I think we’re going to shorten ride tomorrow and get down to the Springs to do some bike cleaning. Pre-race meetings start on Sunday, race starts on Monday. The new motorcycle now has more than 9,200 miles on the clock. I’ll be about ready for my 12K service when I get home
USA Pro Cycling Challenge has started – back to work!
Based on the reception we got today in Colorado Springs, this race is going to redefine professional cycling in the USA! The crowds were AWESOME! Chuck was being asked for good places to set up chairs to watch at 04:30 this morning. The speeds were fast, even for a down hill course. Top 10 are within 11 seconds — this will change.
The final two hours of each day is being broadcast LIVE to 161 countries. USA feed is on Versus until Sunday when it shifts over to NBC. Since most of the stages are scheduled to end between 3:30 and 4:00, you can plan on tuning in about 4 PM back east to catch the action, but please check your local listings.
We head out to Monarch Pass tomorrow, this is a baby for this week at about 11,312 feet and only a Cat 2 climb by Colorado standards — only a 10.3 mile climb. Once we’re off the decent, then the road climbs gradually all the way to Crested Butte, where we’ll finish and spend the night.
Wednesday is the monster day where we are either going up or down all the way to the finish — going to be hard work for us marshal dudes.
USPCC – The Queen Stage and Vail
The high mountains are here! Stage 2 has two awesome climbs – in fact the riders are either going up or down for the entire day. First up is Cottonwood Pass. The road to Cottonwood winds along a great little river before kicking up on a dirt road. The weather wasn’t great – a little morning rain produced a little mud on the dirt that made it pretty slick. The crowd at the top of Cottonwood was really big with many fans camping on very small ledges. Virtually every place where a car could be parked, there was a car parked!
The run down to Buena Vista was super technical near the top and then settled into to a solid 60 mph run to the valley. The valley gradient was just a few percent up until we made the left turn headed to Independence Pass. We started getting reports on the summit crowds about 30 minutes before we got to the top. I can’t estimate crowds, but all possible parking spots were taken the final 10 km of the climb! My job was to try to determine where resources would be required for the run into Aspin – we knew the race would break up on the climb. I jammed my bike into a slot just beyond the KOM line and waited – I was there for a LONG time. Before I headed down, the weather turned complete with rain and sleet – I was not looking forward to the run into Aspin on wet roads. Everyone made it to Aspin safely!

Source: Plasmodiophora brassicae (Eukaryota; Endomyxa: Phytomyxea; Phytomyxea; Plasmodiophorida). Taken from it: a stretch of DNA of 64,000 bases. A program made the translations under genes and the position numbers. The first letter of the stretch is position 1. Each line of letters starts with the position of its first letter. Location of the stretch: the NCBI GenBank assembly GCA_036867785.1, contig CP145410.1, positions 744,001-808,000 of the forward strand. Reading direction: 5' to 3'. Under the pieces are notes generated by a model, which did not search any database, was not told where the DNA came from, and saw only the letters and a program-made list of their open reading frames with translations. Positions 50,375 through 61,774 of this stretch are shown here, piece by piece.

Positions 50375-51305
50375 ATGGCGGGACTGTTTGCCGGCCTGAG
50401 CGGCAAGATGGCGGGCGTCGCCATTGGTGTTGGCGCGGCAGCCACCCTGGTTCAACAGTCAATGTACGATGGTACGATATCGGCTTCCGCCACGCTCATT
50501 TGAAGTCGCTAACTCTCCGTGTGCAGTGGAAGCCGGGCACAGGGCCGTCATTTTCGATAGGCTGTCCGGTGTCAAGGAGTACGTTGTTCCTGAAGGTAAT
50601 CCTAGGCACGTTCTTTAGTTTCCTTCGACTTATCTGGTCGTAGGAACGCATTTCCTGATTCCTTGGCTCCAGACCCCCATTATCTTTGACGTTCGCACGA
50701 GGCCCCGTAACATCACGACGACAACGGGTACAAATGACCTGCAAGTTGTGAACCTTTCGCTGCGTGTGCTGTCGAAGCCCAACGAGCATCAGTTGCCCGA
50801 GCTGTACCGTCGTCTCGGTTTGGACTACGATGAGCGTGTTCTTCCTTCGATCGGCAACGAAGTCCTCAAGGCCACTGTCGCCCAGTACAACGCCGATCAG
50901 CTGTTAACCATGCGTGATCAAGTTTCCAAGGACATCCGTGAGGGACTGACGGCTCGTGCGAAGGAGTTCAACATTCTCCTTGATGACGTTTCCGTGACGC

Vail’s little 10 mile, up hill Time Trial was attended by more people than I’ve ever seen at a TT – the crowd surpassed the excellent bunch at the Colorado Springs Prologue! The race organization has to be happy with the response to this event.
The next three stages are all sort of a blur. We stayed in the finish towns each night and ran off to the start towns each morning. Each venue seemed to set new records for crowd sizes. We even had a big start crowd when we started in a monster parking lot in Steamboat Springs. And finish crowds always outnumber start crowds. The crowd on the final climb before Breckenridge was the first time that I remember being truly afraid of hitting spectators as they closed in on us.
The crowd in Golden for the Stage 6 start was the biggest of the week. The route actually looped back through Golden twice after the start and they ALL stayed for the show. Then there was Denver – I couldn’t believe the people, especially near the finish.
The Final Phase – the run home
Ed and I left Denver early Monday morning. Our goal was to ride for a while and grab some breakfast as we ran across Kansas on US36. We didn’t totally understand how empty northern Kansas really was. US36 is a two-lane highway with 65mph speed limits and almost zero traffic – we were near Saint Joseph, MO, before we actually saw anything that resembled traffic.
We stopped for a coffee break in Shelly Ann’s in Phillipsburg, KS (with a name like Shelly Ann’s, we just had to stop). Ed and I felt like invaders in their little town. We wanted to snap a picture, but everyone in Shelly’s was staring at us getting back on the bikes and we decided that taking the shot might not be appreciated.
Traveling east sucks – they take an hour away from you every day! We stayed in Saint Joseph, MO, and Huber Heights, OH (near Dayton).
My new motorcycle now has more than 12,000 miles on the clock. The Salt Lake City damages are going to be fully covered by USAA as a comprehensive claim – parts are on order.
The 24 days on the road was a fantastic experience and will certainly be hard to top, but I’m willing to try! Three full weeks over a mile high!
I’ll post pictures in Facebook album so that you can experience some of the sights.